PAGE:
A few weeks ago a friend posed a thoughtful question along these lines: “what cultural practices are we engaged in now that, when we look back on them in a few decades, we will regret having taken part in?” It is difficult to conceive that slavery was once an accepted part of our community, and a century ago a majority of the population was content that women could not vote. What will we be similarly embarrassed about in coming decades? There are lots of large and small candidates.
My own vote was football.
I enjoy watching football; it is the only sport to which I routinely pay attention. The combination of strategy and execution in each game, even the various off-season moves capture me. I like the draft, the signings, the personalities, the controversies. But over the last few seasons I have been unable to escape the violence.
Football has always been about large fast objects changing the direction of other last fast objects to advance the ball. But recently, for me at least, the pure physics of the sport has surrendered to a growing brutality in its execution. Football today seems less like chess and more like assault. We appear to be on the cusp of a widespread diagnosis of lingering brain trauma among players whose bodies have been pummeled by larger men hitting them at greater speeds. Signs that these players may have been, and may still be, at risk must not be understated by the sport’s governors or, by extension, fans like me. It is sad that commentators now routinely suggest that it is not the best teams that have playoff or bowl success but rather the ones that have been least ravaged by serious injury during the season.
Off-field violence among players has appeared to increase raising concerns that the brute passion so useful within the field of play, is bursting the confines of the game and making its way into player domestic relationships, sports celebrity expectations, and popular culture itself.
The observation that football players are America’s gladiators is unoriginal. But ancient Rome had as complicated a relationship to its gladiators as America does with its quarterbacks and linebackers. The gladiatorial code spoke to bravery and honor, even in death, values the Empire largely revered, and the original contests were usually ceremonial and commemorative events. But the gladiator spectacles gradually became costlier, more self-indulgent and cruel, no longer linked to a shared value but instead cynical political entertainment exploiting the bloodlust of the crowd until the advent of Christianity as the Empire’s state religion dulled the appeal of the contests in the 4th and early 5th centuries.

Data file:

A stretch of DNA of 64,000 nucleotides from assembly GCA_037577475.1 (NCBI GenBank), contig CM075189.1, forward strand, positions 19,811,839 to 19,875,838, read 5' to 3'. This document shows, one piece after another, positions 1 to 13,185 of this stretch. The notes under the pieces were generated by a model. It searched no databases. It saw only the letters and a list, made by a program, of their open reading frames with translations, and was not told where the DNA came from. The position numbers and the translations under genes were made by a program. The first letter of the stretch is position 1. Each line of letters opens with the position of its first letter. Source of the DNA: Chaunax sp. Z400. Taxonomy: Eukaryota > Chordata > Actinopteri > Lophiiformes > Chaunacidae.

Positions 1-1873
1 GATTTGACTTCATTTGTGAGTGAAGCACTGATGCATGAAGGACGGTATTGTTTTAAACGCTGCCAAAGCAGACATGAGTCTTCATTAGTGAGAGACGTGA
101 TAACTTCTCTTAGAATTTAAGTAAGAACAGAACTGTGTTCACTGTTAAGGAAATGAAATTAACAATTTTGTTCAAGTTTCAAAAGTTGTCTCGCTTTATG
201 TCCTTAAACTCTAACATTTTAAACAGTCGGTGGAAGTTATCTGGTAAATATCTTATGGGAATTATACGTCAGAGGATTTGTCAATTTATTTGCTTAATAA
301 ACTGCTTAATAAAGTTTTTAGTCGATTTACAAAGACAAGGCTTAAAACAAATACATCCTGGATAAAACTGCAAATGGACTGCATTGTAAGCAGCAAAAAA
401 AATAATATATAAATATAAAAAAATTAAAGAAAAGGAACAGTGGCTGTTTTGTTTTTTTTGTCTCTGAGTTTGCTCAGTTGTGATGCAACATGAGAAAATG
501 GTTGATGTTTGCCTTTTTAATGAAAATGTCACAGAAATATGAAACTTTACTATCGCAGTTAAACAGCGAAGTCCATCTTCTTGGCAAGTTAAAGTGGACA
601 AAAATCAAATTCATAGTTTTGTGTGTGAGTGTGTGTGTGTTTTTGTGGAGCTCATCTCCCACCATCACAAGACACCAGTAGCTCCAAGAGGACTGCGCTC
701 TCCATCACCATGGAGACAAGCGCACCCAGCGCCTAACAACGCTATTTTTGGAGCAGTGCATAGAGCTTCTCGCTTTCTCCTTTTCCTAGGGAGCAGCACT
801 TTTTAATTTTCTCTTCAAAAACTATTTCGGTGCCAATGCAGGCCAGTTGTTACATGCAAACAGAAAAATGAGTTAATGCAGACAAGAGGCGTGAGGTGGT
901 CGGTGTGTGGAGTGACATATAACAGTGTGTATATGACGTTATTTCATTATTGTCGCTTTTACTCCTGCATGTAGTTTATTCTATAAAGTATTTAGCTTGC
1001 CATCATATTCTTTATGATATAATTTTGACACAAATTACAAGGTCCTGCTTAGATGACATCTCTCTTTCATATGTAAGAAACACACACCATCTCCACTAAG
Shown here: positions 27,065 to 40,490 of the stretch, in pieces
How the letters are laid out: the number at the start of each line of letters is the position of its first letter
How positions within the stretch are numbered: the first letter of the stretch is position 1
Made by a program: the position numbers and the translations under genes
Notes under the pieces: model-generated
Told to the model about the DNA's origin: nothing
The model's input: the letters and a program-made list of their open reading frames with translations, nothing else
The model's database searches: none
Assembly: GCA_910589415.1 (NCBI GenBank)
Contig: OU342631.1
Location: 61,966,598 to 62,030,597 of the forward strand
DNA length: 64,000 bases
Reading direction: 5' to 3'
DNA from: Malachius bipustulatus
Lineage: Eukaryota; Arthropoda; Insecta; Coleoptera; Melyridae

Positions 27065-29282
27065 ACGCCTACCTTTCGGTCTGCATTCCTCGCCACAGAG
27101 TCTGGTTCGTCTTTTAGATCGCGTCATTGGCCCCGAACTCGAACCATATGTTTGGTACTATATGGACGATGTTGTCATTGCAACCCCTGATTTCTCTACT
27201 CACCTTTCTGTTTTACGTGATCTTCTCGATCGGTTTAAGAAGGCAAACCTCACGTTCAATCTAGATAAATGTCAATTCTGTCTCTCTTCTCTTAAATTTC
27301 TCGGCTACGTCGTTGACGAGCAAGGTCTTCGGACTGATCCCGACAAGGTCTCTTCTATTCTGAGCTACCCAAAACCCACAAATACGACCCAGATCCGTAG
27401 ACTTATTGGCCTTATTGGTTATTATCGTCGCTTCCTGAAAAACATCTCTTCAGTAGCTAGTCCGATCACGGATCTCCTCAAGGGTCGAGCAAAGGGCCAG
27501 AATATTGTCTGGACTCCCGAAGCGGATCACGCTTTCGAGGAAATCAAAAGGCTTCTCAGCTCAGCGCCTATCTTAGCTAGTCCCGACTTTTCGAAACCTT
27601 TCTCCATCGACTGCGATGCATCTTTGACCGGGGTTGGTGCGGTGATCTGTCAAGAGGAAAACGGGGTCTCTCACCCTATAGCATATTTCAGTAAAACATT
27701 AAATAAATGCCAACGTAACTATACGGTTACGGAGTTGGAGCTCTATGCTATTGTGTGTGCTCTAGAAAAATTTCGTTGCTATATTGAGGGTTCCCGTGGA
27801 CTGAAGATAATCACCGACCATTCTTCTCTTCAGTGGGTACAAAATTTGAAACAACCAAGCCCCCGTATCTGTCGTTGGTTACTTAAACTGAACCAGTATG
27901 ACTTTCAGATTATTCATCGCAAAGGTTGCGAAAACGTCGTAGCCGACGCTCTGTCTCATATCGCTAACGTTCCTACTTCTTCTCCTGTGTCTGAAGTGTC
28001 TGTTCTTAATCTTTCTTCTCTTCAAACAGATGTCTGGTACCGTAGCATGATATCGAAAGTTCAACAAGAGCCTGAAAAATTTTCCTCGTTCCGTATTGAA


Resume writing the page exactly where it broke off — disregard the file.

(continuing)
American football is not the same. It does not applaud cruelty. Not yet anyway. But it is now a costly, indulgent, powerful commercial spectacle increasingly associated with violence, on and off field, and unless the game itself can recover its soul we fans will demean ourselves when our passion as spectators requires these men and boys to forfeit their physical and mental health, shorten their lives, and restrict to the field of play that cultivated aggression without which they cannot achieve athletic success.
Perhaps I will discover that the incidence of domestic and other physical violence among football players is no higher than other similarly situated populations, and possibly we will learn that the rate of head trauma has been overstated and the game can be made safer than it currently appears. I hope so, because local sports loyalty is one of the few remaining unifying, democratic, non-partisan endeavors and football still rules local sports loyalty.
But I am not going to wait. This year I have chosen a tiny little private boycott. I will not watch the live broadcast of any professional game. This is not a moral crusade; I won’t avert my eyes from football reporting during the local sportscast, and I’m not recruiting for a big cultural movement. I’ll still read the NFL coverage every week and even give myself a free pass for the Super Bowl. But until then I deliberately refuse to watch a game live until I can convince myself that decades from now I’ll be able to tell my grandchildren, without shame, that I did so. I do this not because I don’t like football but rather because I like it very much.
As I related my intentions recently someone said “if the Cowboys are 6-2 at midpoint of the season we’ll see if you keep your promise.” It’s a good point.
But I just don’t think that’s a big risk this year….